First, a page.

Another businessman in the race for this Ward’s seat is Simon Wookey, the VP of business development at Seniority Investments Ltd. implementing new green technologies. Wookey is also a longtime member of the Bloor-Yorkdale BIA and ran in Davenport (Ward 18) in 2006, coming in second place behind Adam Giambrone. His motto of “Toronto Together” represents his platform of open access to information such as the City’s budget books and an inclusive consultation process for all new developments.

Civil litigation lawyer Joel Dick has done pro-bono work for the Child Advocacy Project, has been a case worker at Downtown Legal Services, and is also a board member of Next Generation Energy Alternatives. He supports many international and local charities, and ran for a TDSB seat in 2006.

Enza Anderson has become a household name since a photo of her kissing then-mayor Mel Lastman in drag ran on the front page of the Toronto Sun in 1995. Since then she has been involved in cultural activities throughout the city including being the 2008 Pride Parade marshal, and writing a society column for Metro. In 2000, Anderson ran for mayor and came in third behind Mel Lastman and Tooker Gomberg, garnering 13,595 votes. Anderson says that her gender shouldn’t matter in her race for council. “It’s about what you can do, not what you are,” she told Torontoist. Anderson wants to see term limits for council (which can perhaps be interpreted as an ode to the outgoing councillor).

Susan Gapka is a familiar face in this ward’s political history. Gapka ran against Rae 2006, and came in fifth place. She has been a leader in social justice campaigns, particularly on behalf of the trans-gender community. Along with the Toronto Police, Gapka set up the city’s first LGBT Community Consultative Committee. One of her key platform issues is the need for safe and affordable community housing.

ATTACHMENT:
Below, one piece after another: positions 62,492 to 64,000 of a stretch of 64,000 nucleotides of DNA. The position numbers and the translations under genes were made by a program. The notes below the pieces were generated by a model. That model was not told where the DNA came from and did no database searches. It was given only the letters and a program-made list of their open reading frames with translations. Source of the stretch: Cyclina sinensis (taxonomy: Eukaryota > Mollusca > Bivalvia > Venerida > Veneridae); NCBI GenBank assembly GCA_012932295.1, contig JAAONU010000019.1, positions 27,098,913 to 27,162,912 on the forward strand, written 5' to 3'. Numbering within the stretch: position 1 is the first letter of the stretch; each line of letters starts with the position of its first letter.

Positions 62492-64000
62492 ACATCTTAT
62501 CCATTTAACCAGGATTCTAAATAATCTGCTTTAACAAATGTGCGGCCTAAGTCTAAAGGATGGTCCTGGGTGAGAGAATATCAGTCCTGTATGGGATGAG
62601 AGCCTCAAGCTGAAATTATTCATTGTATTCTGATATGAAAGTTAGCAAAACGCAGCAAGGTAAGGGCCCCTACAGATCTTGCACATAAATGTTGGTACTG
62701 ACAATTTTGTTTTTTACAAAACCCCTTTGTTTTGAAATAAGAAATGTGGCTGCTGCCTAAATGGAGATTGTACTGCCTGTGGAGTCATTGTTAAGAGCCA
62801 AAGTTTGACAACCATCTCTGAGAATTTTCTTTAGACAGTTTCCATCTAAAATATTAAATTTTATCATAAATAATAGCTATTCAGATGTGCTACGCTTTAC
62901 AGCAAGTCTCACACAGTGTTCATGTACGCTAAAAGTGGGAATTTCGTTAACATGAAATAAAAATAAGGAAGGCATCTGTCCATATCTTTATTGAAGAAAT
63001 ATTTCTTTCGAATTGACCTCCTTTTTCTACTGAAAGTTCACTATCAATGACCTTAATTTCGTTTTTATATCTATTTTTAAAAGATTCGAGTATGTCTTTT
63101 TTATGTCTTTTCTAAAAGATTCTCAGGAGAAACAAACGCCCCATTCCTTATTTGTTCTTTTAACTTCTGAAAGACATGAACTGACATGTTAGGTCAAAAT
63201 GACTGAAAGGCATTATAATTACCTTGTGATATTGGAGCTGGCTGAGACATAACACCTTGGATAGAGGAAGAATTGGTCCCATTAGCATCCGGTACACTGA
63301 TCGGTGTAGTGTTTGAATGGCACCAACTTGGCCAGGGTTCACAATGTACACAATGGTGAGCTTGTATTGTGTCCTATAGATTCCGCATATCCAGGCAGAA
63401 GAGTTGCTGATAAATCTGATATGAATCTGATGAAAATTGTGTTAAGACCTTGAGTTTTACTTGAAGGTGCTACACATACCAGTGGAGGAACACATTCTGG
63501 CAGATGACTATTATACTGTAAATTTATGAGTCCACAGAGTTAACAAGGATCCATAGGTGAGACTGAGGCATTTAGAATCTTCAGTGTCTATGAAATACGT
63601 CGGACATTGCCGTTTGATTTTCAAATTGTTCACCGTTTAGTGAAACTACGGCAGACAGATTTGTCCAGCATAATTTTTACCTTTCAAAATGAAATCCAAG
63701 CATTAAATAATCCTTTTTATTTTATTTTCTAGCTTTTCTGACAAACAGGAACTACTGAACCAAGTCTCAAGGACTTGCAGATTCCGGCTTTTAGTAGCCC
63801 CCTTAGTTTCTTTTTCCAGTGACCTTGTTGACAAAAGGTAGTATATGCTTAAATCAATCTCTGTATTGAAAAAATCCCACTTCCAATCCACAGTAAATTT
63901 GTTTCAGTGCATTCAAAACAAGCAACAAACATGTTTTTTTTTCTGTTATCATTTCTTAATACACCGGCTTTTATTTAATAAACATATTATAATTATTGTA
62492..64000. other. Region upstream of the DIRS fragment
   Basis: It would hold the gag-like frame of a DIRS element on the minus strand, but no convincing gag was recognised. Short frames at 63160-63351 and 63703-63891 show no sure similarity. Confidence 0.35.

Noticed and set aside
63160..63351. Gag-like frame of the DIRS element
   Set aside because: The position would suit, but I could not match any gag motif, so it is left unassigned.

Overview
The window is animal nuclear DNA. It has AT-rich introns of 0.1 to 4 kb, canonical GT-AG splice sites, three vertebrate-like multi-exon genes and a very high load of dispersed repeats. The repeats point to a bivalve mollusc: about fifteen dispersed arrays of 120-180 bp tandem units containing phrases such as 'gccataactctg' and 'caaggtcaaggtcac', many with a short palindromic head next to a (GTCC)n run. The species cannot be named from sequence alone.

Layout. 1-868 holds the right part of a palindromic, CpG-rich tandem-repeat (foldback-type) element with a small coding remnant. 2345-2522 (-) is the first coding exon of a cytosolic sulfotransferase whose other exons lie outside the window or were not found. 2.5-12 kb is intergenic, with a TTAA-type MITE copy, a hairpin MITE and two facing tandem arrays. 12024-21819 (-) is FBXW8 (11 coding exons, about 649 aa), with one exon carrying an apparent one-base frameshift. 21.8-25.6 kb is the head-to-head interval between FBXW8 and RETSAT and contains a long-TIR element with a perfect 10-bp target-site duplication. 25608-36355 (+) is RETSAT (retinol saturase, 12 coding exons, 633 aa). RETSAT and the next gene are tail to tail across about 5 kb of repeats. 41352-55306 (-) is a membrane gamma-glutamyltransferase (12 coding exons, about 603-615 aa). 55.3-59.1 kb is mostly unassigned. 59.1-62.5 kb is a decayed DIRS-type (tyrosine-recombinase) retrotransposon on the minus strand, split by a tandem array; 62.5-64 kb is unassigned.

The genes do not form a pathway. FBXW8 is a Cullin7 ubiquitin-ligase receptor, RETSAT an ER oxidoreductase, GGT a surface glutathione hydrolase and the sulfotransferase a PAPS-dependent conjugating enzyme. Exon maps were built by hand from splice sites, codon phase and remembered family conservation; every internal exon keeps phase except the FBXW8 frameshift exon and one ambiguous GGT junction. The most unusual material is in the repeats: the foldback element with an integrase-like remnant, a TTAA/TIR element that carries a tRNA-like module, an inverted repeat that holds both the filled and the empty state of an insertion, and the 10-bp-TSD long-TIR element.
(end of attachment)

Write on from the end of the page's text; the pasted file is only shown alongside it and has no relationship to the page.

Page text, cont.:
Robert Maynell‘s experience with social housing on the property management committee at 20 St. Lawrence, with the Ontario March of Dimes Non-Profit Housing Corporation, member of the advisory board of the Museum of Contemporary Art, and a previous director of Citizens for Safe Cycling in Ottawa shows that he has a diverse understanding of some of the things that make a city tick. Maynell has also been a contributor to the Toronto Star, Toronto Life, Quill and Quire, and Canadian Journal of Political Science.

Perry Misall has served as an appointed member of the East York Preservation Society, as well as on the Moss Park neighbourhood association where he fought to install a new children’s playground, lighting and splash pad. He wants to see better care of the parks in the ward, including signs posted that display the last inspection date and ways that citizens can follow up with their concerns.

Ella Rebanks is not only a mother and community member, she has worked on many political campaigns, was the assistant to a Toronto MP, and has worked at a number of investment firms throughout the city.